In my experience, a micro-management system rarely exists down at the control loop level, yet poorly functioning control loops continue to drain profits.
On a single-loop basis, financial returns usually are considered so insignificant that plant management will not invest time or resources to track or attach importance to them. Is anyone in the plant interested in changing a feedstock flow-control loop to reduce the flow setpoint by even a small amount? The answer if probably no, unless plant officials understand the value and make plant improvements a priority.
Suppose a finished product flow should be 500 gallons per minute (gpm). If that loop is somewhat unstable or is cycling, plant personnel could lower the setpoint to 499 gpm to avoid exceeding other established limits.
What is that 1 gpm worth? At first glance, the flow will change by only 0.2 percent ," seemingly not a big deal. However, if the plant has approximately 500,000 productive minutes a year, multiply the cost of 1 gpm by 500,000 to project the annual return. Do the math to recognize that a significant return is possible from a small change.
It is not that difficult for knowledgeable individuals to make changes that influence loop performance. However, once an improvement is made, measurement of the results usually comes in the form of informal and nonspecific comments such as: "Looks good;" "The chart looks better now;" or "The control valve is not moving as much now." These comments do not demonstrate to management the contribution that small improvements are making to the bottom line.
The key is to establish financial benchmarks so the financial impact of performance changes on the control loops will be meaningful. The first step is to prioritize all loops, with the most critical loops at the top of the list. Then establish a method to measure the effectiveness of changes to judge results. Apply the most time and resources to improving those at the top.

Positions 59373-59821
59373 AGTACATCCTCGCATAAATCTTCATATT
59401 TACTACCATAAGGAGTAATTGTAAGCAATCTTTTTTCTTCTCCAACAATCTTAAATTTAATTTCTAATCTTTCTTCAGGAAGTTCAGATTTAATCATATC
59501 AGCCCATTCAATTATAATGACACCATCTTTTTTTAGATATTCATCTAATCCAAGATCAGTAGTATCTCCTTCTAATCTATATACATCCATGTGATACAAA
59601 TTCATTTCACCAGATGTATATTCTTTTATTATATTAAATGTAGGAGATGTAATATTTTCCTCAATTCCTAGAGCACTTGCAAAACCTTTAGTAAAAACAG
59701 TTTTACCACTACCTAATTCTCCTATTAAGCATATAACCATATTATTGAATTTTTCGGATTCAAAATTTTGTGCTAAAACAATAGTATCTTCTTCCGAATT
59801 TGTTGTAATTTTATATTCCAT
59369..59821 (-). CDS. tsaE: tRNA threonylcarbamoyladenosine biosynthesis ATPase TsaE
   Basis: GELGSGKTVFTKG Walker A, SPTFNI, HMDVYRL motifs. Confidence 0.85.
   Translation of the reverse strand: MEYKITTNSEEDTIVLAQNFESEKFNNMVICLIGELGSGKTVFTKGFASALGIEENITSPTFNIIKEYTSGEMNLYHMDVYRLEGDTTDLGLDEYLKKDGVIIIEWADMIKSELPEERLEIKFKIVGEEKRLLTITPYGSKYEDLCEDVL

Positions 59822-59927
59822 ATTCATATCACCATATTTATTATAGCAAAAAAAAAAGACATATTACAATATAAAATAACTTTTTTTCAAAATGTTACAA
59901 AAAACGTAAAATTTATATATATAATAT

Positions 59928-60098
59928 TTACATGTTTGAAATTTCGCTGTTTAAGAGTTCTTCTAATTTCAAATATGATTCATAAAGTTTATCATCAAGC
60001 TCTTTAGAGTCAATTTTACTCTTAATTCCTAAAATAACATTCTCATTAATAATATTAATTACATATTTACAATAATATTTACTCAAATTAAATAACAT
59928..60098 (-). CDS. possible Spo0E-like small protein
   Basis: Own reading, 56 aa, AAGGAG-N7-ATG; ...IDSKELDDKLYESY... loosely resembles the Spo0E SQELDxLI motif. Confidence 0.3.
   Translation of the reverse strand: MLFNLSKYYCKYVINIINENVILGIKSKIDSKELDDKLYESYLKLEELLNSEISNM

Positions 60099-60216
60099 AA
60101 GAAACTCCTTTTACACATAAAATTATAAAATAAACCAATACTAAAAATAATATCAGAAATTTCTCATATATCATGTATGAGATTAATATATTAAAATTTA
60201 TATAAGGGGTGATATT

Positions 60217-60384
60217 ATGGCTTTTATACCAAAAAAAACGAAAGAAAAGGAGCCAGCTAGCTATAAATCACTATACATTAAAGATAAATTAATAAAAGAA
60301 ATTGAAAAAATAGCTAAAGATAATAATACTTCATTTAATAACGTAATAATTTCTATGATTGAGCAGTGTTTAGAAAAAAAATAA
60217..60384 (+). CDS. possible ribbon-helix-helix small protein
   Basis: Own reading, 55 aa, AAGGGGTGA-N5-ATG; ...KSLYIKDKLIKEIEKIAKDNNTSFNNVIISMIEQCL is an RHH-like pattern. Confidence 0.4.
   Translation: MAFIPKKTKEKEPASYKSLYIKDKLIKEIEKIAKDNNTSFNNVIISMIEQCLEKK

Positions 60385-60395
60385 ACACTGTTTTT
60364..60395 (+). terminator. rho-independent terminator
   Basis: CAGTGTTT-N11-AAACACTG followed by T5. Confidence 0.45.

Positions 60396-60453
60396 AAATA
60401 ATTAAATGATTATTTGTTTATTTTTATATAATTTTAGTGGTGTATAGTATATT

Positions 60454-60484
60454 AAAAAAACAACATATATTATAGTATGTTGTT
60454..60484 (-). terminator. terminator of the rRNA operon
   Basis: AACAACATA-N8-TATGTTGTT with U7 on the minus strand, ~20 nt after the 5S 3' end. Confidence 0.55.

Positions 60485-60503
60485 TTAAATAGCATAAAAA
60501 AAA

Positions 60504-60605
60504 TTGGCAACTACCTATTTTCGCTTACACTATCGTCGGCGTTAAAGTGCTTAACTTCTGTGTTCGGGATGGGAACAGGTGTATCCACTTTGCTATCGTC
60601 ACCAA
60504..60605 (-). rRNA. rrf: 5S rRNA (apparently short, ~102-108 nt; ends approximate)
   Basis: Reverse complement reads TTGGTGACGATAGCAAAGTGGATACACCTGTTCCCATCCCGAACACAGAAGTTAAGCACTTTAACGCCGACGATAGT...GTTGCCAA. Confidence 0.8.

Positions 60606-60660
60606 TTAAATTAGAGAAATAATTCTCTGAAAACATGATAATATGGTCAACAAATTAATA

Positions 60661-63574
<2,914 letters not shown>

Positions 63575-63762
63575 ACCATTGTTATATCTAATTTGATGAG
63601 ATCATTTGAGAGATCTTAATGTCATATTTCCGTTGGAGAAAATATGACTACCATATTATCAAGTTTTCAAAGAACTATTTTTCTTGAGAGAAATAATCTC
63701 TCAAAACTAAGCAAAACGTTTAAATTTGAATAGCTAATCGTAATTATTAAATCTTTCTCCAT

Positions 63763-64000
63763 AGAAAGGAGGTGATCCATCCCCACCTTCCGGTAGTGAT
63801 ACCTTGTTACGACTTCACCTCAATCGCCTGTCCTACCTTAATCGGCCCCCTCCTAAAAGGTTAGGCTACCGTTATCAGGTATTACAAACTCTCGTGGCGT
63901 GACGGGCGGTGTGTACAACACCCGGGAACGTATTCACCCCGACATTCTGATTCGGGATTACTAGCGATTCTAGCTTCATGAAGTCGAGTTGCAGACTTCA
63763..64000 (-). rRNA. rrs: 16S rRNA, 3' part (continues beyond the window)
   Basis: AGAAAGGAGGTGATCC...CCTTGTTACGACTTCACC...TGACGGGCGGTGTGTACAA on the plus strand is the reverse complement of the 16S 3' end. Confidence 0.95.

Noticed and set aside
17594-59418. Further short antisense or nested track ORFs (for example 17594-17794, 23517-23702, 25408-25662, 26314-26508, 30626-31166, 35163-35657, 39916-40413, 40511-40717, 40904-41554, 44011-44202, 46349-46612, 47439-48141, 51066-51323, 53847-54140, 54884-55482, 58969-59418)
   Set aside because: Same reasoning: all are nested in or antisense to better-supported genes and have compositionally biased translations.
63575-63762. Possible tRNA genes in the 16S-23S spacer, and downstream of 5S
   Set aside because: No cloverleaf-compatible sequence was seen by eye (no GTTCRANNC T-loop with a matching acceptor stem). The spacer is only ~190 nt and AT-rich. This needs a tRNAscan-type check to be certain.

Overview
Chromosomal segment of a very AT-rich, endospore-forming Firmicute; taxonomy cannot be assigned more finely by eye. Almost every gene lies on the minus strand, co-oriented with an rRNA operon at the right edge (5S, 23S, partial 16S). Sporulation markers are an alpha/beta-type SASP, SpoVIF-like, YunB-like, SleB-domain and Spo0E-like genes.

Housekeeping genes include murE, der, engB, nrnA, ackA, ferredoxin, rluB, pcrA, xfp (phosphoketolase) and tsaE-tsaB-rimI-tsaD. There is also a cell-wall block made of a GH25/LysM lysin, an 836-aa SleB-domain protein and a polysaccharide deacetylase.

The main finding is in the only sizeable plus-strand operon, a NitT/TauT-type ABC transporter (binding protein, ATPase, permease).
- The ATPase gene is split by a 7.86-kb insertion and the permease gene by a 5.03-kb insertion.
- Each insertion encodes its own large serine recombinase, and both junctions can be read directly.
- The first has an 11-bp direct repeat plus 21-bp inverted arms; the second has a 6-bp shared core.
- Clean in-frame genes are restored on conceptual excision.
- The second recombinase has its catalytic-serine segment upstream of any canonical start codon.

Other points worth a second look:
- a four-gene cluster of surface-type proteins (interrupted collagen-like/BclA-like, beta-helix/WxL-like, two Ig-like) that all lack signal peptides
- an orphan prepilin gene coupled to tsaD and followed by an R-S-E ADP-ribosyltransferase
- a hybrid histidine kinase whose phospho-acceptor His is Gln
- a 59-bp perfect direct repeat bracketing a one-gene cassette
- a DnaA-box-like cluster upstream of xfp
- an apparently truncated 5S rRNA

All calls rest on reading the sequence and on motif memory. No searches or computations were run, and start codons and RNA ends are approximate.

It is very important for plant personnel to identify the measurement objective prior to making changes. Once the measurement strategy has been implemented, payback and ongoing financial benefits can be determined. Possible measurement criteria include:
Reduced downtime. Run time can be improved through better maintenance practices and better loop tuning.
Reduced feedstock or energy. Feedstock and/or energy consumption can be reduced through better valve operation and improved loop performance.
Greater throughput. Greater product throughput might be achieved as a result of higher setpoints without opening relief valves.
Better product quality. An improved product should bring a greater return on investment.
The human factor
Many technology solutions are available to help improve plant control efficiencies. These include microprocessor-based control systems, smart field devices such as transmitters, and control valves that can diagnose their own faults. In addition, advanced control techniques such as fuzzy logic, neural networks and modeling for complex and interactive loops all go beyond traditional proportional-integral-derivative (PID) control.
So why do processing problems continue to plague the industry? The human factor could be the biggest and most neglected contributor to plant inefficiency.
Two main issues come into play here. The first is reduced manpower. To lower costs, many companies have reduced technical staff, including instrument and valve technicians, to a minimum. The number is usually just enough to keep the plant running, but not enough to make changes needed to effect improvement.